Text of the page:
Research from the US Financial Diaries provides evidence that income and expense volatility makes it difficult for households to build assets, including housing. 

You can read Seidmans's complete post here and also register for the series' February 4th webinar, here.


New SSIR Post: Precarious Work and the Employment-based Safety Net

For the latest post in the new SSIR blog and webinar series, The Hidden Financial Lives of America's Poor and Middle Class,  assistant professor and author H. Luke Shaefer discusses the relationship between changing labor markets and income volatility.  Shaefer points out that "the interaction between precarious work and an employment-based safety net is a big part of why we’ve seen a sharp uptick in the number of families" struggling to get by.  Even when households do find work, it is often unpredictable or piecemeal. Research from the US Financial Diaries provides evidence that this growing income and expense volatility makes it difficult for households to build assets.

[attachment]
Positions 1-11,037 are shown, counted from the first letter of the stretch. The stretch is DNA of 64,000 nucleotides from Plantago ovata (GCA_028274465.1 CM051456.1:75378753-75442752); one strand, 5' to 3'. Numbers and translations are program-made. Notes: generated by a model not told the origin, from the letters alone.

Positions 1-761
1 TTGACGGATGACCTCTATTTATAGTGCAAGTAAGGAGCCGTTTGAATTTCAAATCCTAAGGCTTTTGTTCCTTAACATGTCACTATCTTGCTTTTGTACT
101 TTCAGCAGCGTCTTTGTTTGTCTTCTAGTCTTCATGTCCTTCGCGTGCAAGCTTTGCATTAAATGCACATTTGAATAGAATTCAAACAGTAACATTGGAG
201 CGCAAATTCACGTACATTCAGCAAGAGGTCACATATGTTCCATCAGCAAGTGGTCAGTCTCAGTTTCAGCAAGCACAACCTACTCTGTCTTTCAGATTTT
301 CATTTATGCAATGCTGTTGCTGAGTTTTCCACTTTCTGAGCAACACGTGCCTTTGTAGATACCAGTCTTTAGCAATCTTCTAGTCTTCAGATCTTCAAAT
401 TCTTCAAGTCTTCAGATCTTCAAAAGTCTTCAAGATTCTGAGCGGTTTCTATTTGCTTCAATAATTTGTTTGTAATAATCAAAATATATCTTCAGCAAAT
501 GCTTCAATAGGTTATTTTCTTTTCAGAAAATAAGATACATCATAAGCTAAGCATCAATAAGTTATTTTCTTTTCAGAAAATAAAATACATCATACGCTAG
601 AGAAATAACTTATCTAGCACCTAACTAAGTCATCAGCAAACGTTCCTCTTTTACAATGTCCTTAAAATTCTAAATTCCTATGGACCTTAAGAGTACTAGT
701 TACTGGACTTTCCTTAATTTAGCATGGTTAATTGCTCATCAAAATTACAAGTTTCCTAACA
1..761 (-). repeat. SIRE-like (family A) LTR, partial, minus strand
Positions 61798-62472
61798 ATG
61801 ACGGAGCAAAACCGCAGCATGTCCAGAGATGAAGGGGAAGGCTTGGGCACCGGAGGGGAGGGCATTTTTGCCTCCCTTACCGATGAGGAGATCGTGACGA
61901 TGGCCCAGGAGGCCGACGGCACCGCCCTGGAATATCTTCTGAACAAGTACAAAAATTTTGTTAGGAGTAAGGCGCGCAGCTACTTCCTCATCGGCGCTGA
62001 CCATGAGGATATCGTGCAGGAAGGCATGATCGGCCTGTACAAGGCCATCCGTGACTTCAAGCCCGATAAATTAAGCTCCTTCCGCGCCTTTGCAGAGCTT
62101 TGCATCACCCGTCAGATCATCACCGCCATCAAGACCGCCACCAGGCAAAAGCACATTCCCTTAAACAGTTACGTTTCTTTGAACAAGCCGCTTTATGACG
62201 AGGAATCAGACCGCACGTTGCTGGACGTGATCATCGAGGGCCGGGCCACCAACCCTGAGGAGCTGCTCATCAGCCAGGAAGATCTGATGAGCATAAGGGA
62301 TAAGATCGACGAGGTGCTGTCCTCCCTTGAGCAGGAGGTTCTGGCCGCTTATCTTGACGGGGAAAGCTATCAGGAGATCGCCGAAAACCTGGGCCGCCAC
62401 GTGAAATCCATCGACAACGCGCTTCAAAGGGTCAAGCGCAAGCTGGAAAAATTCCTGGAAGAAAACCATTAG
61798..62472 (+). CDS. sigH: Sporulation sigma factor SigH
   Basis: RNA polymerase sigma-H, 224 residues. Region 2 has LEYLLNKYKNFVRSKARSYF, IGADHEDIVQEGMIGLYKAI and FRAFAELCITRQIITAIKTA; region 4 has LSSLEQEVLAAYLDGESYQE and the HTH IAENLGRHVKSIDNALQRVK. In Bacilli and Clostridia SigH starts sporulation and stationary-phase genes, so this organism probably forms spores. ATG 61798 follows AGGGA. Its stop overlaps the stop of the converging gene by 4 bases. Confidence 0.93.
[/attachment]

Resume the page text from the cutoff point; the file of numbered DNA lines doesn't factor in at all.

You can read Shaefer's complete post here and also register for the series' January 21st webinar, here.

Can Bangladesh's Youth Drive Mobile Money Adoption?

Mobile money’s early adopters in Bangladesh are much like those who first take up many emerging technologies worldwide - literate urban males who are above the poverty line.  Mobile money’s promise, however, lies in its potential to deliver financial services cheaply and easily to groups who traditionally have less access to formal financial tools including women and the poor.